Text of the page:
A kilowatt-hour (or kWh) is the unit of energy utility companies use to measure how much gas and electricity you’re using. Put simply, it refers to the use of power over a period of time – for example a 1 kW drill used for an hour will use 1 kWh. The amount you pay per kWh varies between suppliers but you can see how much each of our tariffs charge per kWh using our tariff information labels. If you already know what you’re looking for, you can jump straight to that section using the links below:

Why is it useful to know what a kWh is? 

The kWh is the most important bit of information on your bill. It lets you know how much energy you use in your home - and how much you’re paying for it.

If you’ve had a bill that was higher than you expected for example, knowing your kWh usage makes it easier to work out which appliances use more gas or electricity than others. Armed with this information, you can work out what uses the most energy in your home, and think of ways you can use them more efficiently.

Seeing exactly how many kWhs you’re using can also be great motivation when it comes to saving energy around the home, helping you understand why you should turn appliances off at the wall and not just leave them on standby.
A woman adjusting her central heating thermostat

What’s the difference between a kW and a kWh?

Knowing the difference between a kilowatt (kW) and a kilowatt-hour (kWh) is the key to understanding what’s really driving your home’s energy use – and your bills.

An easy way to understand the difference between the two is to think of a kW as the power needed to make a device work and a kWh as the amount of energy that has actually been used over a period of time. So, if the label on your drill tells you it has a 1,000 watt power rating, it needs 1 kW of power to make it work, and would use 1 kWh of energy if it was switched on for an hour.

Another way to look at it is to think of your electrical device as a car. The kilowatts would refer to the speed you’re driving (for example, 30 mph), whereas the kWh refers to the distance you’ve covered (for example, 25 miles). Everyone knows that the more miles you cover, the more you pay in fuel costs – and the same is true for your energy bill. The more kilowatt-hours you use, the more you pay in energy charges.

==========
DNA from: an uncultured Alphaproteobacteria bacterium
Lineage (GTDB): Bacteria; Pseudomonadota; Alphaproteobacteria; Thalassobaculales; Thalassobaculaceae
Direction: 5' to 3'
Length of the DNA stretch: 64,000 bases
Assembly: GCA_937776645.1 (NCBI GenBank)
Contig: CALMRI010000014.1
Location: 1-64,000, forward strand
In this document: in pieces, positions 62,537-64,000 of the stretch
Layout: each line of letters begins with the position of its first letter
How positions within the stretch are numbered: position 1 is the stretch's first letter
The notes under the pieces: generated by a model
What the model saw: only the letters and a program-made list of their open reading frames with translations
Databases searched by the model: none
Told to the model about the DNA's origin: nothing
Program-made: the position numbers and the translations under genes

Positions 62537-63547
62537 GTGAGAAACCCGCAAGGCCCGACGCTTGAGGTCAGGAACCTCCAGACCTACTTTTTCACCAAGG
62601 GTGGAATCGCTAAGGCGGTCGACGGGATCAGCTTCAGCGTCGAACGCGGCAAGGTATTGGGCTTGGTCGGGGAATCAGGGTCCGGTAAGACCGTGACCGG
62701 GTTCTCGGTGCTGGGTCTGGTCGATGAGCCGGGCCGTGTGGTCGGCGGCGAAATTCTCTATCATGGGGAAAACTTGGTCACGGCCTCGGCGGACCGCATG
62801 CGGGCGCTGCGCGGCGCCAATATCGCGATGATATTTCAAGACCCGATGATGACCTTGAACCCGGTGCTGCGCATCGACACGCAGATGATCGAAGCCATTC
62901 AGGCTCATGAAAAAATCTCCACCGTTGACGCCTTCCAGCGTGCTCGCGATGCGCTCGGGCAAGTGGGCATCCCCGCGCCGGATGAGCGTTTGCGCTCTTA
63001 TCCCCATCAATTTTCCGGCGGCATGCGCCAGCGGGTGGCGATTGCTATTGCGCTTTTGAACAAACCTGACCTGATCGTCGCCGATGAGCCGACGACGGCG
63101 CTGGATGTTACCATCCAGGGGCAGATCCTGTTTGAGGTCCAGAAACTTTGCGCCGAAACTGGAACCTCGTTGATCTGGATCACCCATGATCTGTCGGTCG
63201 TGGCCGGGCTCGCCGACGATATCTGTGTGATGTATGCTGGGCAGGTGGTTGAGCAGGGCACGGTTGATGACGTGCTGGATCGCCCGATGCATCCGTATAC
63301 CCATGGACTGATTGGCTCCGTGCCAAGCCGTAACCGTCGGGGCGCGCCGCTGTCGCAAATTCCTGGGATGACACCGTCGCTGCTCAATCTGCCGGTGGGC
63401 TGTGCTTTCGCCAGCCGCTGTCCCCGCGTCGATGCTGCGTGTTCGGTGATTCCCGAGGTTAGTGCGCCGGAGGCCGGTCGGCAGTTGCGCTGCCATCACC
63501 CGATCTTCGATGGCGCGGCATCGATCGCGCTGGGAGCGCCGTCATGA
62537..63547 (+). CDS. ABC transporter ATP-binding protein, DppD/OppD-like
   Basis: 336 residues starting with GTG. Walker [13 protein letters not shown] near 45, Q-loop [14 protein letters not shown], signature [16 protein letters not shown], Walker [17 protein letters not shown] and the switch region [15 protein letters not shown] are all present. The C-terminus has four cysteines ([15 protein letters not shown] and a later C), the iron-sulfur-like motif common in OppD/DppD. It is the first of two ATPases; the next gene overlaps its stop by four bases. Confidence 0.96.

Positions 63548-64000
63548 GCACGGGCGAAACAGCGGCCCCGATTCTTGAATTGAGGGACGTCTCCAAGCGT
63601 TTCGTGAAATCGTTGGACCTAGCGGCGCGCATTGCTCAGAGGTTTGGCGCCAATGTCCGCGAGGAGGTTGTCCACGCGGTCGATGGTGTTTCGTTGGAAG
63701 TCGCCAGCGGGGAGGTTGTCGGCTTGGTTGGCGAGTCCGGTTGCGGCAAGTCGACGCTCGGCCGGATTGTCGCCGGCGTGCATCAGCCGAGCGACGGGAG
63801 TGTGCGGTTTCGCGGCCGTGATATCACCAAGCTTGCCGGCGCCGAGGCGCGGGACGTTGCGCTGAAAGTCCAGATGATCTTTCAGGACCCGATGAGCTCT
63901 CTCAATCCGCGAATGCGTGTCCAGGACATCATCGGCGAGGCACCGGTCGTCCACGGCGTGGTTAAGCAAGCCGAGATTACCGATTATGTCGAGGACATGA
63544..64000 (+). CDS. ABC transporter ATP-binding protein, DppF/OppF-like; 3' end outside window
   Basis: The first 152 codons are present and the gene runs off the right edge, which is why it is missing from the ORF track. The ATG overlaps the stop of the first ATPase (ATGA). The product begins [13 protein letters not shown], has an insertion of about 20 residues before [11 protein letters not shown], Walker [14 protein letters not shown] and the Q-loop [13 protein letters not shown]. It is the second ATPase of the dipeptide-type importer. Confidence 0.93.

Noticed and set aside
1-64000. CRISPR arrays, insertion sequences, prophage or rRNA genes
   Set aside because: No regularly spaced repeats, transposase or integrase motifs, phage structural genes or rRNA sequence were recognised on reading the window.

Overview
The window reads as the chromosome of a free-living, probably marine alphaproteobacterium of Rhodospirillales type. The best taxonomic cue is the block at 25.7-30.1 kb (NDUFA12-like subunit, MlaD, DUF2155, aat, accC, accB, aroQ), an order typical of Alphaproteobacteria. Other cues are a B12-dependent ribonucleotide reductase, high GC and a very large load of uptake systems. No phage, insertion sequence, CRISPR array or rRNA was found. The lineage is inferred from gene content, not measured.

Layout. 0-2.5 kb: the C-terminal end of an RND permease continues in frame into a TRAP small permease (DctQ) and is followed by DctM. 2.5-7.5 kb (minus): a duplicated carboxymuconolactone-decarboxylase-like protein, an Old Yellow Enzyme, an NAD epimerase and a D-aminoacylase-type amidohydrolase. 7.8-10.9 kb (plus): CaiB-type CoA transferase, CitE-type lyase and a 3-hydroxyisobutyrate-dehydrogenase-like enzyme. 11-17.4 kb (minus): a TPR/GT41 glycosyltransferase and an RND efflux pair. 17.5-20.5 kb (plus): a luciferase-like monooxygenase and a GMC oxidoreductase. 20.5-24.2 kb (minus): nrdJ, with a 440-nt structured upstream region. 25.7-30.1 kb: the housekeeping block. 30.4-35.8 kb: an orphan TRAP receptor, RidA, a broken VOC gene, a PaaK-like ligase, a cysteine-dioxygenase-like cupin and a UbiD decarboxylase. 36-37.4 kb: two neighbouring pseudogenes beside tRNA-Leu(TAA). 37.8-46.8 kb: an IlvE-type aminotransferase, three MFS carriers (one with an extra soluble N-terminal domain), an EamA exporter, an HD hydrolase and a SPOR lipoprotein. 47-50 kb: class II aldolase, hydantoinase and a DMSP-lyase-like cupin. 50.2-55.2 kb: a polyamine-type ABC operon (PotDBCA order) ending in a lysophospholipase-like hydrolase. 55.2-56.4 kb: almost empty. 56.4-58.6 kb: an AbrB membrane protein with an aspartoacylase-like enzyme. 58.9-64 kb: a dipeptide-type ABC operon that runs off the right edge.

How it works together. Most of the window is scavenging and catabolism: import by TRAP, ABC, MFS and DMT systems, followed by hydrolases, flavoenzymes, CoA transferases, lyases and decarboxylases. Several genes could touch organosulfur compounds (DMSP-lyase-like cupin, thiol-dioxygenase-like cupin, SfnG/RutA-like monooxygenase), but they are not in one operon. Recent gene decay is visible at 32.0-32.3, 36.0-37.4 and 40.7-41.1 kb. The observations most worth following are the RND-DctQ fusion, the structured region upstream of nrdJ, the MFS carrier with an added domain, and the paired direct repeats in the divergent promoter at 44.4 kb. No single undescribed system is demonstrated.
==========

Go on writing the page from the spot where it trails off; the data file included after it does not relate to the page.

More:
How can I convert kW to kWh?

Every appliance has a power rating which tells you how much electricity it needs to make it work. You’ll find this on a label (for example, on the bottom of your kettle), on the packaging it came in or by looking at the manufacturer’s website online.

This is usually given in watts, so you’ll first need to know how many watts are in a kilowatt. There are 1,000 watts in a kilowatt, so divide the wattage by 1,000 to get the amount of kilowatts it uses. Then multiply the kW power rating by the amount of time it’s on to find out how many kWh it uses.

For example, imagine you have a dehumidifier with a 500 W power rating that’s on all day – and you suspect it may be costing you a lot to run. To find out exactly how many kWh it consumes, first convert watts to kilowatts to give your dehumidifier a kW rating of 0.5. Then multiply this by the time the appliance is switched on – in this case, 24 hours. So your 0.5 kW dehumidifier uses 12 kWh per day.

If you know from looking at your bill that your electricity price per kWh is 12p, your appliance costs £1.44 per day to run – which can clearly add quite a lot to your bills over time.

It’s worth remembering though that sometimes higher-wattage appliances use less power overall than lower-wattage ones. That’s because they’ve been designed to do their job more efficiently. An example of this would be an energy efficient washing machine – it may have a higher-wattage because it takes less time to complete its cycle overall, so ends up costing less.